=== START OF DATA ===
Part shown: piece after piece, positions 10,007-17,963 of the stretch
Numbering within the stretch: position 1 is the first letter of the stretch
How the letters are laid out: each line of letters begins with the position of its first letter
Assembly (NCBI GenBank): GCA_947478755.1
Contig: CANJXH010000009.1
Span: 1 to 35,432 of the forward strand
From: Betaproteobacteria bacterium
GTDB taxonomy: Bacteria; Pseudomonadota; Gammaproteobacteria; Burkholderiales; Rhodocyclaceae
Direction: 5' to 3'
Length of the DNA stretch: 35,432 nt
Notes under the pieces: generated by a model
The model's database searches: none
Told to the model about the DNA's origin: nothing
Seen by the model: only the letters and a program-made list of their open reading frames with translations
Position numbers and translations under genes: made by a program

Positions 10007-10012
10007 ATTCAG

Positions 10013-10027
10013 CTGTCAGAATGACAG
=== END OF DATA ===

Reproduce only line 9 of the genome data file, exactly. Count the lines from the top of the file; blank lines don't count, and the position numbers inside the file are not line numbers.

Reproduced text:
Direction: 5' to 3'